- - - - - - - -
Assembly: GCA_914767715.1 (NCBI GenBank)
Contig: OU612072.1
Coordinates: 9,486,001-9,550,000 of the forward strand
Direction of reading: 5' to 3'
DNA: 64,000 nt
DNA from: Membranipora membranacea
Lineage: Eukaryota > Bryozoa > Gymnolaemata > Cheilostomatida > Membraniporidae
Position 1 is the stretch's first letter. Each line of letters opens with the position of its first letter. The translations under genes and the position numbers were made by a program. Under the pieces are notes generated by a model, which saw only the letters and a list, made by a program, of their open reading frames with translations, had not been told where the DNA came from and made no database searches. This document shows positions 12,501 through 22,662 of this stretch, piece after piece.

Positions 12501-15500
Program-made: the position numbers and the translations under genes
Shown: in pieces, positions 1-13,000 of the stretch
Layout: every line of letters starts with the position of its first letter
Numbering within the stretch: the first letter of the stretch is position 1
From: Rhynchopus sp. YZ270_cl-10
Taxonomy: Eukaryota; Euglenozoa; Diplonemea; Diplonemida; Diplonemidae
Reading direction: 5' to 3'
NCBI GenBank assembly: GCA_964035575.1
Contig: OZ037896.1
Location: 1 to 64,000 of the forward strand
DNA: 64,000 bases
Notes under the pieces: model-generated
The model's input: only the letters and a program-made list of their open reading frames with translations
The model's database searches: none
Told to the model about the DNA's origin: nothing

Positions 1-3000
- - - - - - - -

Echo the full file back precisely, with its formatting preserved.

Assembly: GCA_914767715.1 (NCBI GenBank)
Contig: OU612072.1
Coordinates: 9,486,001-9,550,000 of the forward strand
Direction of reading: 5' to 3'
DNA: 64,000 nt
DNA from: Membranipora membranacea
Lineage: Eukaryota > Bryozoa > Gymnolaemata > Cheilostomatida > Membraniporidae
Position 1 is the stretch's first letter. Each line of letters opens with the position of its first letter. The translations under genes and the position numbers were made by a program. Under the pieces are notes generated by a model, which saw only the letters and a list, made by a program, of their open reading frames with translations, had not been told where the DNA came from and made no database searches. This document shows positions 12,501 through 22,662 of this stretch, piece after piece.

Positions 12501-15500
Program-made: the position numbers and the translations under genes
Shown: in pieces, positions 1-13,000 of the stretch
Layout: every line of letters starts with the position of its first letter
Numbering within the stretch: the first letter of the stretch is position 1
From: Rhynchopus sp. YZ270_cl-10
Taxonomy: Eukaryota; Euglenozoa; Diplonemea; Diplonemida; Diplonemidae
Reading direction: 5' to 3'
NCBI GenBank assembly: GCA_964035575.1
Contig: OZ037896.1
Location: 1 to 64,000 of the forward strand
DNA: 64,000 bases
Notes under the pieces: model-generated
The model's input: only the letters and a program-made list of their open reading frames with translations
The model's database searches: none
Told to the model about the DNA's origin: nothing

Positions 1-3000